... When we left the center, the rain stopped, but the great Fuji was still not visible. But on the flagpole in front of the center, next to the flags of Japan and the company, our native tricolor was flying. "In honor of your visit," explained the head of the PR department, Mr. Seizo Masuda, who accompanied us. It seems to be a trifle, but it is also based on unproven attention to people.

The head of the Shonan Center, Dr. Tetsuyuki Maruyama, answered the questions of the "RG".– What developments of the center do you consider the most promising and close to completion?

Tetsuyuki Maruyama: We think the most promising new drug for the treatment of type 2 diabetes. The drug acts on the receptors of one of the G-proteins, which is involved in the process of glucose metabolism in the body. This protein was discovered by our scientists. And we hope that our drug will allow us to control blood sugar levels without the occurrence of hypoglycemia, that is, too much decrease in blood sugar levels, which is dangerous for the patient. We are proud of this development, as it shows all the high scientific potential that exists at Takeda today.

– In what other areas of medicine are promising research going on?

Tetsuyuki Maruyama: We are searching for promising molecules for the treatment of diseases of the central nervous system (primarily Alzheimer's disease, schizophrenia, etc.), oncology, cardiovascular and pulmonary diseases, obesity. In partnership with one of the biotech companies, we are searching for a genetic marker of Alzheimer's disease and hope that this will make it possible to diagnose it at an early stage for those patients who may have the disease within the next five years. We are inspired by the fact that a medicine that allows the prevention of this disease has already been created. We propose to start clinical studies of early treatment of Alzheimer's disease with an existing drug that we think will be effective in preventing it or will help significantly delay the onset of the disease. The point is to learn how to identify risk groups. This task is not easy, but it is no longer impossible.

– It is known that the creation of a new drug takes 10-12 years. Are there new technologies to speed up this process?

Tetsuyuki Maruyama: Most of the time and money during the development of a new drug is spent on finding targets for which the drug should act. However, this often does not lead to results. The main reason is that there is a question of safety and tolerability of the new drug. After all, our goal can be present both in the cells that we want to influence, and in those that we don't want to. We hope that a new technology, the so–called artificial bacterial chromosome (VAS), or bacterial trap, will also help solve these problems. With its help, we can find genes that are present only in those cells that we want to act on. Now this technology is mainly used to search for diseases of the central nervous system, but in potency it can also be used to search for targets in other cells – immune or beta cells of the pancreas. However, this technology will take another 8-10 years for the drug to receive official approval. We are ready to afford such a distant planning horizon, realizing that this can lead to the creation of new drugs that are really significant for patients in the future.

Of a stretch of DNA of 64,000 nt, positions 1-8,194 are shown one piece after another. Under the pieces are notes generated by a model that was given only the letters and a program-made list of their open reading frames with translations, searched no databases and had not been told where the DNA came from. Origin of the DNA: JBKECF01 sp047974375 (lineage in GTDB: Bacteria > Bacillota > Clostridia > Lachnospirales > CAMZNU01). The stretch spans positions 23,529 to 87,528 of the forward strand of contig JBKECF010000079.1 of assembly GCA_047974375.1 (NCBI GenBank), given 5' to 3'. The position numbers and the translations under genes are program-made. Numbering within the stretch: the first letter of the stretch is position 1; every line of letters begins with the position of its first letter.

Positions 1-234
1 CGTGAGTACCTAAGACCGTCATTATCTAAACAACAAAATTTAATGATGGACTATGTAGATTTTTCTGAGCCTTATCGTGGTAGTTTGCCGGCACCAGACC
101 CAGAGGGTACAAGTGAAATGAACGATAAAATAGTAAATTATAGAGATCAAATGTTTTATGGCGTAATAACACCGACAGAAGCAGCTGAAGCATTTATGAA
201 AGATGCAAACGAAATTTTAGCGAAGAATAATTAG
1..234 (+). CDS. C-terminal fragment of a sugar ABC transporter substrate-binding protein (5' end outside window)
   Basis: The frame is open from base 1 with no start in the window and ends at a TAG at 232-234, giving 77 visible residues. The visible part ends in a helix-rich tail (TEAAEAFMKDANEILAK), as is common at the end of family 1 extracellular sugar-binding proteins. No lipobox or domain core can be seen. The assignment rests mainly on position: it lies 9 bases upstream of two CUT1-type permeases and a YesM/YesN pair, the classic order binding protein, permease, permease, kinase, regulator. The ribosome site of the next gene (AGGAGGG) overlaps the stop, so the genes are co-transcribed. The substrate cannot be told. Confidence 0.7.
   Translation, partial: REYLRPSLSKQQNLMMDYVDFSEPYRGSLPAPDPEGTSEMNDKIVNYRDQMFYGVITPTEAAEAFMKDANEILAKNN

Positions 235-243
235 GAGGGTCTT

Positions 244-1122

– But such sophisticated technologies will make medicines even more expensive. And the development of each already costs a billion dollars, at least.

Tetsuyuki Maruyama: I don't think so. After all, this billion includes the costs of those drugs that have not reached commercialization for various reasons. If we have more correct "targets", then the probability of success increases, and the costs on average will become less. Biotechnologies have brought us antibodies and proteins with which we can reach these goals. For example, we are currently developing an antibody-bound toxin that interacts with certain types of cancer cells. And the more such new technologies are discovered, the more opportunities there will be to find new medicines.

Portal "Eternal youth" http://vechnayamolodost.ru21.05.2013